Based on a review of 25 years of scholarly research covering 180 countries, the report by Population Action (news - web sites) International (PAI) concludes that a combination of high population growth, rapid urbanization, and land or water scarcity appear to be the key ingredients for upheaval in poor countries.
The 100-page report, 'The Security Demographic: Population and Civil Conflict After the Cold War (news - web sites),' focuses primarily on the so-called "demographic transition" — the process by which a country's population shifts from short lives and large families to longer lives and smaller families. Countries that advance through that transition are far less likely to experience civil conflict, according to the report.
Costa Rica, Thailand and Tunisia, for example, have all made that transition and are less vulnerable to internal conflict as a result, while countries such as Afghanistan (news - web sites), Ethiopia, and Nepal — all of which have disproportionately high numbers of young adults, rapidly growing cities, and scarcities in water and cropland--are far more likely to suffer conflict, according to the report.
Besides those three, the report lists 21 other countries whose demographics and resource scarcities point to future upheaval, most of them West Africa, East Africa, the Middle East, and South Asia--regions that largely overlap with U.S. plans to beef up its military assets to carry out an anti-terrorism campaign and secure access to key energy resources.
"There are many benefits to societies in shifting toward lower rates of both birth and death, but the idea that the demographic transition could actually reduce the risk of violent civil conflict is new to the security community," said Robert Engelman, vice president for research at PAI, who co-authored the report.
"We were surprised by the strength and consistency we found in the associations between population dynamics and civil conflict in the last decades of the 20th century, and we're predicting these associations will be evident in the first decades of the 21st as well. That's a powerful concept for the future of global security in a frightfully uncertain world," he added.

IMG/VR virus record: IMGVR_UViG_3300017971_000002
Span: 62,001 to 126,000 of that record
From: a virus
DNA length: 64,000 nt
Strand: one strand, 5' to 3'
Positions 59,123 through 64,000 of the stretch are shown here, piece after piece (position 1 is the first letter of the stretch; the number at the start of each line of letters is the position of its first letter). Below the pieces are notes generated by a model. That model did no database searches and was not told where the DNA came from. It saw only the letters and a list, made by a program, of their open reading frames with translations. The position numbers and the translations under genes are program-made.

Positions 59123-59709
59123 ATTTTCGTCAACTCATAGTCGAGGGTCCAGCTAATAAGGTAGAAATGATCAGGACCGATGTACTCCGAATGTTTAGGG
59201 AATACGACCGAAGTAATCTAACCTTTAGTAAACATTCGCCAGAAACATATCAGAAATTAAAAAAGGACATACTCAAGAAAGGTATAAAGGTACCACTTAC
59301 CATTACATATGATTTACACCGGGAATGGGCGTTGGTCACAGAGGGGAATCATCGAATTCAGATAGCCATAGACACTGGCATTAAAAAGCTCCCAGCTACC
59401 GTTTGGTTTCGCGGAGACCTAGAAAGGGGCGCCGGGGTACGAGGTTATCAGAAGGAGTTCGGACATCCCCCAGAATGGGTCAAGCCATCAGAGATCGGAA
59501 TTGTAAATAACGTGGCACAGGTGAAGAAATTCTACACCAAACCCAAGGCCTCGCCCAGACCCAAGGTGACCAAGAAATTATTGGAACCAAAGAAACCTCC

The Bush administration, which is on record as supporting many of the recommendations, such as investing in female education, that follow from the report's analysis, may not be pleased with some of the other conclusions, especially in regard to family planning and agriculture.
While the administration has maintained relatively high levels of spending for family planning programs, anti-abortion forces have succeeded in getting it to impose restrictions on how that money can be spent. As a result many international and local groups that provide family planning services are no longer receiving U.S. aid.
But access to family planning information is a vital part of the demographic transition. On average, according to the report, a decline in the annual birth rate of five births per thousand people corresponds to a decline of about five percent in the likelihood of civil conflict during the decade that followed.